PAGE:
Optimistic plans for the Future of RIL
Keeping this negative report and addressing investor concerns, Mukesh Ambani, chairman of RIL made several optimistic pronouncements about the future of the company at its 42nd annual general meeting (AGM) in Mumbai on August 12, 2019. Primarily, he focused on the plan to sell a 20% stake in its oil and petrochemicals business to Saudi Aramco for an enterprise value of $75 billion or around Rs 5.3 lakh crore. Saudi Aramco will also supply 500,000 barrels per day of crude oil on a long-term basis to RIL’s Jamnagar refinery. The 20% stake sale is likely to fetch RIL $15 billion or around Rs 1 lakh crore.
Within days of Ambani’s speech, Credit Suisse upgraded its rating on Reliance Industries to ‘neutral’ while raising the price target from Rs 1,028 to Rs 1,210. It apparently factored in the stronger balance sheet with debt reduction of $22 billion till FY21, and low capex intensity guidance and higher Jio valuation. The shareholders have been told by Mukesh Ambani that hitting zero net debt will come with higher dividends, bonus issues and other goodies “at a more accelerated pace than any time in our history.” However, this may be overly optimistic, as with deepening economic slowdown investors may struggle to reinvest the cash returned by Reliance.
Declining refining margins
For RIL, the major concern stems from the recent underperformance of its refining business. Hit by volatile crude prices and trade wars, RIL’s refining margins have consistently been declining for the past seven quarters. The refining margin (Gross Refining Margin or GRM) of RIL has fallen to $8.2 a barrel in Q4FY19, registering a slip for the sixth straight quarter. In this situation, RIL’s talks about selling 25% of its stake to Saudi Aramco fits in. In 2011, when production had depleted, RIL had sold 30% of its hydrocarbon assets to British giant BP Plc for $7 billion (Rs 51,000 crore).
RIL’s crude sourcing strategy has negatively impacted its petrochemical business, with very high crude payable days at 121 days. This is because RIL has historically bought oil from Iran and Venezuela, which have come under US sanctions
The new deal would help RIL secure its supplies while Aramco gets to enter a new market like India, even as the US cuts down its dependence on Saudi Arabia for oil. After the announcement of this deal, RIL’s stock rose by nearly 46%. Although Aramco has had plans for over a year now to set up a refinery in Maharashtra’s Ratnagiri in a tie-up with Indian PSU refiners, the project is yet to take off. There are concerns about how and whether Saudi Aramco will stay committed to the mega Ratnagiri refinery project, while simultaneously showing interest in Reliance Industries’ refining and petrochemicals business.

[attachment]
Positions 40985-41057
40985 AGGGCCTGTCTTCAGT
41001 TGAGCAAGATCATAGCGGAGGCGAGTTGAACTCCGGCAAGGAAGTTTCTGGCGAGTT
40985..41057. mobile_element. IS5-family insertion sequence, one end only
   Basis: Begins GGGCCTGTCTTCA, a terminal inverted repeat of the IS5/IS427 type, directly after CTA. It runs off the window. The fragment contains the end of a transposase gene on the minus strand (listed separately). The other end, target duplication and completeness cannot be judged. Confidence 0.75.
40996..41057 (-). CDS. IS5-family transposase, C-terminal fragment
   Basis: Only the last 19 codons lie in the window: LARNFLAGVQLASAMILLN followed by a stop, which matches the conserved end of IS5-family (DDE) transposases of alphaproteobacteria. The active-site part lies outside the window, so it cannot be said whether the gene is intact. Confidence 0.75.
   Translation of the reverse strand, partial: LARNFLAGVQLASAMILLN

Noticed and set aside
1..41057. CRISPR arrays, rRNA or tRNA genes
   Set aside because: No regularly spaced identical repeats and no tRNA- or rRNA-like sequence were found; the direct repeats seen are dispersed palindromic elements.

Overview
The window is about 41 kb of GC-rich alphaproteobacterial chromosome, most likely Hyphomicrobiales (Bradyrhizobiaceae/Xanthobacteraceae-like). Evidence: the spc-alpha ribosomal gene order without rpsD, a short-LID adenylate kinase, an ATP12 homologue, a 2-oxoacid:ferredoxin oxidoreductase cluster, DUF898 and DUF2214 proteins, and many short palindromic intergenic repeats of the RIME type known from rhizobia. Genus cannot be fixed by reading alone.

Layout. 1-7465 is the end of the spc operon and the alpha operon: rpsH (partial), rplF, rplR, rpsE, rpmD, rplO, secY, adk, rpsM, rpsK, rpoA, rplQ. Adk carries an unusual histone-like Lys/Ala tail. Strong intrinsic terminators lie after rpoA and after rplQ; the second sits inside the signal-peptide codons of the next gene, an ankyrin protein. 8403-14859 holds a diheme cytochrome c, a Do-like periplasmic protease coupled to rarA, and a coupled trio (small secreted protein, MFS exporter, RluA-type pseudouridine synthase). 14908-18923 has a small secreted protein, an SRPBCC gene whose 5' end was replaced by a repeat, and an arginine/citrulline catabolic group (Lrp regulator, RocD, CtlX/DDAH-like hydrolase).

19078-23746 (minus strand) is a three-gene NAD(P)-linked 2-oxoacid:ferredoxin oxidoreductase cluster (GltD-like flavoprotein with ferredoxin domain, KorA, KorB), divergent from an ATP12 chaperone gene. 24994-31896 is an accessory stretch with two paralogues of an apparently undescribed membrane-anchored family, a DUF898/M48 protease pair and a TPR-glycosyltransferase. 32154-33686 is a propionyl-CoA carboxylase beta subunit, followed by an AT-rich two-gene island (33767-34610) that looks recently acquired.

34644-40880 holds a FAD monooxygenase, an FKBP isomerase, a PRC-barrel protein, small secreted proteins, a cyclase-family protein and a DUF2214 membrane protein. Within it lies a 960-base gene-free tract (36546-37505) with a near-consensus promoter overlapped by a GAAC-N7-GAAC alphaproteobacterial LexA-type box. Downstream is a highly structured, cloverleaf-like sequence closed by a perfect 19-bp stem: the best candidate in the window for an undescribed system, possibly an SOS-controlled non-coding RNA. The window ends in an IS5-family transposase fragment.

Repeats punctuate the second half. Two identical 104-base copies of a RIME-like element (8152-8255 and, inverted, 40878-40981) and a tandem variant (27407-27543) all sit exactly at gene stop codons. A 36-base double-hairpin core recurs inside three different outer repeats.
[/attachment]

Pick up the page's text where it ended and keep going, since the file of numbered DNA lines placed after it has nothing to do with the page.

In a move to hinder RIL’s deal to sell 20% stake (worth $15 billion) to Saudi Aramco, the government has filed a petition with the Delhi high court. The government’s attempt to block the RIL-Aramco deal is ostensibly in view of pending dues estimated at $3.5 billion, with respect to Panna-Mukta and Tapti oil and gas fields (PMT) production-sharing contracts (PSCs), but the fact remains that the strategic sale of Reliance’s 20% stake is a crucial concern for the GoI.
Meanwhile, the PMT case is another roadblock that RIL will have to deal with. An international arbitration tribunal issued a partial award in October 2016 in the dispute between the Government of India (GoI), BG Exploration & Production India (BG) and RIL regarding the Panna-Mukta and Tapti PSCs. Pending the determination of all issues before it, appropriately, it did not award any monetary sums. RIL maintains that except as quantified by the tribunal, no amount can be said to be payable at this stage.
There are further indications that Reliance’s proposed deal with Aramco, which is intended to reduce its massive debt and ensure assured supply of crude oil to its refineries, is now unlikely to be concretised by the end of this financial year. “It will not be a deal which will get done by March,” RIL’s joint chief financial officer V. Srikanth stated during RIL’s quarterly results announcement recently.